Report: 84% Of Aussies Would Buy More Stuff If Internet Speeds Were Faster

Report: 84% Of Aussies Would Buy More Stuff If Internet Speeds Were Faster
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A new study by Accenture demonstrates how Australia’s perceived poor telecommunications and internet speeds parlays into poor economic performance.

Australia’s political leaders have been debating how best to deliver broadband for well over a decade. Almost all of that debate is framed around the NBN. In that same time the world changed under their feet and commerce starting moving aggressively online and into mobile.

The study, called Screenager ++: Digital maturity reaches a new and higher level reveals the impact of Australia’s poor and decaying telecommunications bedrock. According to the authors, “More than 84 per cent of smartphone users within Australia say they would buy more products and services if reliability and speed were improved by their service providers.”

It gets worse. “The percentage of consumers who plan to increase spending on smartphones, tablets, PCs-laptops and TV set in the next 12 months dropped by 12 per cent since 2014, from 22 per cent to only 10 per cent in 2016.”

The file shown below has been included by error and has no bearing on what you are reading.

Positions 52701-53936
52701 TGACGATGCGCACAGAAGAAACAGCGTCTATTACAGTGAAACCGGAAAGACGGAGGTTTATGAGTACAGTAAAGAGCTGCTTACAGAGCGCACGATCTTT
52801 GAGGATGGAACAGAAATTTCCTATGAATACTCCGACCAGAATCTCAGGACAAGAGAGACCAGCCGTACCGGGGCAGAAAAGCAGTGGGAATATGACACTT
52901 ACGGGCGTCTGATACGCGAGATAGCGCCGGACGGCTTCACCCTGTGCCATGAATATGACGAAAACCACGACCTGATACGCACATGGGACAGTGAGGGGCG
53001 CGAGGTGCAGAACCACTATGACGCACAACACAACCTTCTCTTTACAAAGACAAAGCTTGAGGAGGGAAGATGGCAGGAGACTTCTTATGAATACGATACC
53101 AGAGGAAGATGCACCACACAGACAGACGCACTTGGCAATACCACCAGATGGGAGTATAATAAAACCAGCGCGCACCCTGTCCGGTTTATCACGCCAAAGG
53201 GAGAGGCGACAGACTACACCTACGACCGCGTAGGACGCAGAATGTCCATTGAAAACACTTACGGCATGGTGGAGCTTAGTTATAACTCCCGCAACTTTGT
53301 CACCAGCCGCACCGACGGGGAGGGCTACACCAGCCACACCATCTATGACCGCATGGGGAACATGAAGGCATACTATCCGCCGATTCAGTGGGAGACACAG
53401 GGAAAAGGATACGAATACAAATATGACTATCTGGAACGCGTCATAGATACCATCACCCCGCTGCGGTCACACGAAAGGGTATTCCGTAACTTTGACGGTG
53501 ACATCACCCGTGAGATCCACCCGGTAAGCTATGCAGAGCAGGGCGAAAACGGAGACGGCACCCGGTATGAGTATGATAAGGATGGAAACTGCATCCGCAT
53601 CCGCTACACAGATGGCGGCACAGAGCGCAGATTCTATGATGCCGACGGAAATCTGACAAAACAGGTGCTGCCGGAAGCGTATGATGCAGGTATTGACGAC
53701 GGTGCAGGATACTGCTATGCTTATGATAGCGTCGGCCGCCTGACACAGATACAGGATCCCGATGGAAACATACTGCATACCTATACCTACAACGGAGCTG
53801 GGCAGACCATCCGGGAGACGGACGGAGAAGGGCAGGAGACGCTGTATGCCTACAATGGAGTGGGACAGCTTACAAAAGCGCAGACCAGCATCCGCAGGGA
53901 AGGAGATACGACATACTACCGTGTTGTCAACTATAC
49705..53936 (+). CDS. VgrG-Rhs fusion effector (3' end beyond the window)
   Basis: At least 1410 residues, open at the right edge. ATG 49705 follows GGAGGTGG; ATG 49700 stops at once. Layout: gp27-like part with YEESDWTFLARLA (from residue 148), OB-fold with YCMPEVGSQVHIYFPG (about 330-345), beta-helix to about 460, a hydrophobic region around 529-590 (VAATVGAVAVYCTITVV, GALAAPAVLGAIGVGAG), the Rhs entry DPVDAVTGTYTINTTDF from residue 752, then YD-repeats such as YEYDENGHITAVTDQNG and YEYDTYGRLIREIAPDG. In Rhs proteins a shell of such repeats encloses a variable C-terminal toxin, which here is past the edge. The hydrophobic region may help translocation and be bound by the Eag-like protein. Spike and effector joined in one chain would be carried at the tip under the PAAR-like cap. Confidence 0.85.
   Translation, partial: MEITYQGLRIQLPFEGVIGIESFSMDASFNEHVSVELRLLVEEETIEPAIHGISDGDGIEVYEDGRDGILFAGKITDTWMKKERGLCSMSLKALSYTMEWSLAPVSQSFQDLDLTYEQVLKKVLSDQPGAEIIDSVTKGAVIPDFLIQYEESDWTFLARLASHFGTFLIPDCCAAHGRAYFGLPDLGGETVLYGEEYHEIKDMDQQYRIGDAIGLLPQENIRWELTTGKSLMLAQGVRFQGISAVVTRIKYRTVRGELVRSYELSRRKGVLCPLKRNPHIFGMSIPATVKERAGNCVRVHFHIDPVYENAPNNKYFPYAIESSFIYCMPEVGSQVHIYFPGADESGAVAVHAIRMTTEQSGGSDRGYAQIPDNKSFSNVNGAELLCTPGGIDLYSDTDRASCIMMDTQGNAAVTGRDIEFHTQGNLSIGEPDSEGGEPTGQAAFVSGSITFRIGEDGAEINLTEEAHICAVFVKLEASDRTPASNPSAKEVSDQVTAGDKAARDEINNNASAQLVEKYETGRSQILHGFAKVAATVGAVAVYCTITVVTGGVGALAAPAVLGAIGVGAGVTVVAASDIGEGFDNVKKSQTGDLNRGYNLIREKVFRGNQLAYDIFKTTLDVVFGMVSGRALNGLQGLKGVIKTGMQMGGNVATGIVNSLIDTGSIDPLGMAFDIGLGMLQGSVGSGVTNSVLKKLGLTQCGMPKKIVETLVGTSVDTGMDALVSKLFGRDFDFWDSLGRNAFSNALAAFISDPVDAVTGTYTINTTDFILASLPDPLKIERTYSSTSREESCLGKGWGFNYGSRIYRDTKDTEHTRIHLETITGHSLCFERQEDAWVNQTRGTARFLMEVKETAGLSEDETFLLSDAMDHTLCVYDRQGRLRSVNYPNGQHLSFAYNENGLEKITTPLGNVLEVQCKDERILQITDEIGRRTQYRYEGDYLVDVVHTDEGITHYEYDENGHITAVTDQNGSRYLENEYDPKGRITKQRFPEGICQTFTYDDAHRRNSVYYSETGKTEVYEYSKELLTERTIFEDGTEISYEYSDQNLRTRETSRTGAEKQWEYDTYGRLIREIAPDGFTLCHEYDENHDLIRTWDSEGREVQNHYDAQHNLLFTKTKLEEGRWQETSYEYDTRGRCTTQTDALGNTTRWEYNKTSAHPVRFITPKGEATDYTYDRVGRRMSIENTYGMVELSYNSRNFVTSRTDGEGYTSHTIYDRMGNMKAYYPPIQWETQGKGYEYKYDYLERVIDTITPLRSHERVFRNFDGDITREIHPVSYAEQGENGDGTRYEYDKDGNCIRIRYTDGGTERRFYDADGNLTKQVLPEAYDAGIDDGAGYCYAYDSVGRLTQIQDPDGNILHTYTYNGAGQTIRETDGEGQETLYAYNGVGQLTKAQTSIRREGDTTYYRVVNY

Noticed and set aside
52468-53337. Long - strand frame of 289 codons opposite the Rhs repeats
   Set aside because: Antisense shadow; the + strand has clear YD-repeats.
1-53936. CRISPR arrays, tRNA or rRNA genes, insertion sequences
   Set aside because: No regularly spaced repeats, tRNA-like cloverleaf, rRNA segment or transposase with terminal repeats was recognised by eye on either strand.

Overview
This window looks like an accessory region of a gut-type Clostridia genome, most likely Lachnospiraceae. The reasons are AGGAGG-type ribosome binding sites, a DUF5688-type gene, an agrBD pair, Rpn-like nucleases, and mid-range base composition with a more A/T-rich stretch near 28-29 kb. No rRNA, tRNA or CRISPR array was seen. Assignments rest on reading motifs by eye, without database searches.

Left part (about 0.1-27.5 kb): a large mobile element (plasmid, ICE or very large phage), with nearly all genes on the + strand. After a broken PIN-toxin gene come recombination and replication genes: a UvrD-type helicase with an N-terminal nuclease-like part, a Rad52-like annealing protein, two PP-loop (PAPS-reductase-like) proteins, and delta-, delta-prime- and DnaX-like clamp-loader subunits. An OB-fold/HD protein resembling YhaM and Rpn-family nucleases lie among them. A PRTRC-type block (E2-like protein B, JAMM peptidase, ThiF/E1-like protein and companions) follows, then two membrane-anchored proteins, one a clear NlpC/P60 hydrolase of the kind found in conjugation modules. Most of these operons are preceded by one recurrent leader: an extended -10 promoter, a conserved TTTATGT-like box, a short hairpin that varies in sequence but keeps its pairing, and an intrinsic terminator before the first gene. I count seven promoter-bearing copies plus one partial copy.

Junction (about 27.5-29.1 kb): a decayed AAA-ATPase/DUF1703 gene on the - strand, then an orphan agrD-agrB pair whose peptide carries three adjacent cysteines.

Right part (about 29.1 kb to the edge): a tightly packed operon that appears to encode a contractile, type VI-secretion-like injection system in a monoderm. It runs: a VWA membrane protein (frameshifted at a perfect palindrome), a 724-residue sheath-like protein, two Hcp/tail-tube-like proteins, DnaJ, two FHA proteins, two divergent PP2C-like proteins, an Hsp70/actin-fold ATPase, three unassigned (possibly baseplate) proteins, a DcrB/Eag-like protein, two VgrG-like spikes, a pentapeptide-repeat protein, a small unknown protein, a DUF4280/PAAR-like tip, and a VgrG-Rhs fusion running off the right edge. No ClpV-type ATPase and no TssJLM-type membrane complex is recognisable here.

People would spend more money online if only their telecommunications services were faster and better. But in fact at the very moment that the consumer world is shifting to the smartphone en masse, those same consumers are abandoning commerce on these new platforms at a new rate.”

Now for what’s its worth, we would like to see a lot more evidence than a single survey about consumer attitudes before we start hoisting the white flag, but its still an alarming outcome.

The report says  that despite 84 per cent of consumers now own a smartphone (up from 74 per cent in 2014)  – the majority of smartphone owners are unhappy with their mobile service. Specifically:

  • 50 per cent are dissatisfied with their connectivity and experience and would switch providers;
  • 58 per cent are concerned about the security of financial transactions;
  • 42 per cent are concerned about privacy and security; and
  • 86 per cent are unhappy with mobile advertising interfering with their experience.

“Mixed data on consumer satisfaction coupled with flat growth in smart devices could be seen as a threat, but forward-looking providers will see it as an opportunity as consumers’ digital appetite has never been greater,” said Marco Vernocchi, global digital lead of Accenture’s Communications, Media & Technology operating group.

“The key is delivering new, high-quality, multi-device and multi-channel experiences that meet consumer expectations immediately. This requires smart, user-centric design that is guided by consumer insights gained through integrated analytics and supported with the connectivity, security and privacy consumers expect.”

This article originally appeared on B&T’s sister business site www.which-50.com

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